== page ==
Two Pulitzers in one year for me is a huge uptick in activity. So many times, I have thought of stopping doing this project. Recently Drew and I thought about shutting down this website. We decided not to close down the site, and after that decision I registered for a graduate class in American literature where all of the books assigned were Pulitzer prize winning novels. I read Whitehead’s novel The Underground Railroad for this class and posted about it recently. As I began wrapping up this semester, I needed a break from the readings for both of my classes and I decided to finish Conrad Richter’s The Town. Richter’s 1951 Pulitzer Prize winner is the final book in the trilogy known as the Awakening Land trilogy. The Wikipedia entry on this book is oddly flawed in ways that seem troubling, and I may research one sticking point to that the Ohio State University Press put out a revised edition in 1991 that made changes to the text that reflected the changes made in a 1978 television version. This seems like a ridiculous idea that cannot possibly be true, but seems like such a specific lie that it bears looking into. I have requested this edition via I-Share libraries, and want to find the places this anonymous person said were changed. Another flaw is that this wiki entry says that Chancey writes his paper from a socialist perspective which is not exactly clear to me. The moment he meets Johnny Appleseed at his “real family’s” house is when everything changes for Chancey. Johnny Appleseed is not a socialist but a Swedenborgian, a separate religion based on Christianity. It is in this vein that he separates from his family, their way of life, and their pioneer heritage.
There is much in this book that echoes our current times and the eternal struggle between young and old. Chancey gets the last words about his sudden conversion to, or at least questions of, the pioneer generation and their penchant for hard work and not cutting corners. Just before this, the reader wanders through the addled mind of Sayward pronounced “Saird” as she slowly slips away into dementia. This is one of the most gripping pieces of prose I have ever read and its dangling just on the edge of sentimentality and nostalgia while being cripplingly beautiful is a tightrope that is a masterful touch that I stopped to reflect on before he mucked it up with the Chancey’s comeuppance in the final lines. Sayward, as the heroic matriarch, watches her own mind and the new life she built with Portius tenderly slip away from herself was spellbinding in a way that reminds me of a fascination with words on pages that sometimes I look track of. I am not convinced that The Town needs to be reread for all of time the way immortalizing a book like this in a list like this ensures. Chancey is one remarkable character and the love interest between himself and his half sister Rosa is a strange twist for a book like this to situate as his main love interest which is a bold and rewarded choice. Then situating Chancey as rich and Rosa as poor, and yet both parents against it, their final flight away in a hot air balloon and the girl committing suicide is a very brave choice for this novel in the 1951. There are so many strange choices in this book like the oldest daughter sneaking away to present herself, naked, to the guy the runs the sawmill. Portius himself as a strange and ecstatic character available to the cast of characters in settings like this. Johnny Appleseed running into the foreground – thrust in as a true anchor of the historicity of this novel. Slotting in a real-life character in this novelization of the lives of pioneers in Ohio is a foreshadowing of future Pulitzer winner March by Geraldine Brooks who includes Ralph Waldo Emerson and Henry David Thoreau. I would not recommend this book to future Pulitzer readers or to future English classes. It is far from my favorite, but also pretty far from the worst book in this list. I may have had more invested in the characters if I had read the rest of the trilogy. Richter has a deft hand and a masterful eye for literary details and situations, and he also quotes from Lamb in His Bosom which is one of the signature pieces of Pulitzer’s lore that they wink at one another throughout the history of the prize.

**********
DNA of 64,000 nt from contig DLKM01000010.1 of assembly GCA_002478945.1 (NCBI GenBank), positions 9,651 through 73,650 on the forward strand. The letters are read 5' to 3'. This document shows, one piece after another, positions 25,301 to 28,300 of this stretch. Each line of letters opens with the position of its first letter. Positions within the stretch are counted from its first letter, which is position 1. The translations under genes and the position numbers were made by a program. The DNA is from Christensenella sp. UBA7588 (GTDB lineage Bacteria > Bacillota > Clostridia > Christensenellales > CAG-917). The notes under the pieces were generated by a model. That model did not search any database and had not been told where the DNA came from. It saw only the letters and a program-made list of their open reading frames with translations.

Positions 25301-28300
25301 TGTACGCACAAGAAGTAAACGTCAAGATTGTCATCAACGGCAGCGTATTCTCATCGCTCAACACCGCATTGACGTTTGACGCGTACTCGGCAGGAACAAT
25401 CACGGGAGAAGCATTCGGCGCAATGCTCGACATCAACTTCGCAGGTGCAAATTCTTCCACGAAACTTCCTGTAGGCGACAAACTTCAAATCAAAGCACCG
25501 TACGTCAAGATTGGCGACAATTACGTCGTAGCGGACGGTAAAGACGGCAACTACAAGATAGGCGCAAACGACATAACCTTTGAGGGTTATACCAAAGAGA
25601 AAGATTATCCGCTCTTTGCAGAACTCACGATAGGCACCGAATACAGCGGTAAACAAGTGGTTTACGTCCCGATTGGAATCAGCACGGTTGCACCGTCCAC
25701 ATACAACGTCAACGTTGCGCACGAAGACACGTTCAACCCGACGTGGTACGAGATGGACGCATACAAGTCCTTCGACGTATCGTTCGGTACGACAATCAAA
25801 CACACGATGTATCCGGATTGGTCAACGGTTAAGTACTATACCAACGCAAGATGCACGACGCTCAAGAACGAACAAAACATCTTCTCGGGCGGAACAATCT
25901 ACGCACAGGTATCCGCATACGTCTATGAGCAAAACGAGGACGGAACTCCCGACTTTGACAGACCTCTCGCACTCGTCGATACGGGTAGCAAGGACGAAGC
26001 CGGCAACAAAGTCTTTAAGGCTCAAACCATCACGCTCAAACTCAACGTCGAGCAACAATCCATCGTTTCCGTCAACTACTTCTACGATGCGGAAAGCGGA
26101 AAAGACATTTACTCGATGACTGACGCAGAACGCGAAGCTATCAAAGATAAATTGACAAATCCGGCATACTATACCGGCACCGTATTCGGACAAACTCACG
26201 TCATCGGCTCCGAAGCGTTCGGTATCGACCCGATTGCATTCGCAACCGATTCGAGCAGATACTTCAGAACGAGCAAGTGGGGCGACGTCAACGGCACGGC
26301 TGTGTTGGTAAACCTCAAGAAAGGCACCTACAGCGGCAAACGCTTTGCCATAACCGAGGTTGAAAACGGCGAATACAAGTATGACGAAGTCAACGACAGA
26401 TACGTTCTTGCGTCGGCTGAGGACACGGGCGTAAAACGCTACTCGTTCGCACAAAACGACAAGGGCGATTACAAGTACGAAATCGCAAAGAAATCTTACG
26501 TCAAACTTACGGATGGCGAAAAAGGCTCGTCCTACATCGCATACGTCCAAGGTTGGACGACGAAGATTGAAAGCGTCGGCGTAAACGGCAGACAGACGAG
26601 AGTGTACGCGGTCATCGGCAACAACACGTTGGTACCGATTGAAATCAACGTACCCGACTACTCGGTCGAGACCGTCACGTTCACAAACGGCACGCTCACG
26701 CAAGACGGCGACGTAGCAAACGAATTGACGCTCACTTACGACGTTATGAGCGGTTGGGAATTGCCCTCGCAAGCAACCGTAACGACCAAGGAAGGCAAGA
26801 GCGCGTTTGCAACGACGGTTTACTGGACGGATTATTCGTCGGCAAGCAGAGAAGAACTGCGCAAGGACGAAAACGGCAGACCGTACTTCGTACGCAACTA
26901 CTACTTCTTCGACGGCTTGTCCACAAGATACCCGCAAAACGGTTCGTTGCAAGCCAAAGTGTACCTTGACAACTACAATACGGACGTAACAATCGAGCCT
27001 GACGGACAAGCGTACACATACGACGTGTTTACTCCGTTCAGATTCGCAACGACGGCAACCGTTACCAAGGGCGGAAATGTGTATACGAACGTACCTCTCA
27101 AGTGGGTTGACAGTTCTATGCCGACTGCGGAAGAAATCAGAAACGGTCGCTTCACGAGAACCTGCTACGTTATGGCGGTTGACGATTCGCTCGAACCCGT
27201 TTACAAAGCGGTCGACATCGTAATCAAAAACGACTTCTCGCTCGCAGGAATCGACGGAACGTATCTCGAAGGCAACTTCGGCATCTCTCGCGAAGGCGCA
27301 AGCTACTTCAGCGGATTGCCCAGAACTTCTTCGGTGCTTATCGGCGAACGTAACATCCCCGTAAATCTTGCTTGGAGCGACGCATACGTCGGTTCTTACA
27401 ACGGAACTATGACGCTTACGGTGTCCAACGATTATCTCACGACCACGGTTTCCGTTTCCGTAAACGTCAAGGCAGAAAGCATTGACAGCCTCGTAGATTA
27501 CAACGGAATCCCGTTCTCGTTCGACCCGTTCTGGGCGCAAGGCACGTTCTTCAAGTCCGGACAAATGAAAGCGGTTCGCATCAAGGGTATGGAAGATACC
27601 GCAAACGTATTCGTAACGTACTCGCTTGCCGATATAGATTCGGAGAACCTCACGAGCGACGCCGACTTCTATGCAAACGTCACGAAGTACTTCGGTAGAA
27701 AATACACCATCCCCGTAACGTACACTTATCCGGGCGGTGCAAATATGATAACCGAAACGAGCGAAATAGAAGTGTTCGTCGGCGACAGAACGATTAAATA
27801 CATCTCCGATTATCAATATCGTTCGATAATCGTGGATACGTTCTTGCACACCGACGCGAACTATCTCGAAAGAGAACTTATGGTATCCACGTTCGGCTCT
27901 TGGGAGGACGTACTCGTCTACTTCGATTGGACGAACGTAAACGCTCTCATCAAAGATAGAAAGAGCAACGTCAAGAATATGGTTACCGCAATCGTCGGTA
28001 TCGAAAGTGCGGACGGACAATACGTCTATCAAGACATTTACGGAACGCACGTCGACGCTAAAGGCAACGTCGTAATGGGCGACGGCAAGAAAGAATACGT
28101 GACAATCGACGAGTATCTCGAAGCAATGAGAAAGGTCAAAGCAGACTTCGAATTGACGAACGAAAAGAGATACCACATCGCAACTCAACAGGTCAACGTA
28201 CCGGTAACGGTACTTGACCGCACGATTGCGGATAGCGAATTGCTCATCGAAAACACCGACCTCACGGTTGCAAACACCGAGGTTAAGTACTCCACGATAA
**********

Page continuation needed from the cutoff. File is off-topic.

I plan on finishing this prize at my earliest possible convenience and finally being able to pursue something else for once in my life. I have 8 books left. 2 of which I am more than half way finished. 4 of which have been awarded as prizes since we have started this project. So, really I have 4 to finish – 2 of which I have started before. Then Drew and I embark on one of the craziest parts of this journey – writing this terrible book. I look forward to seeing where that project goes as well.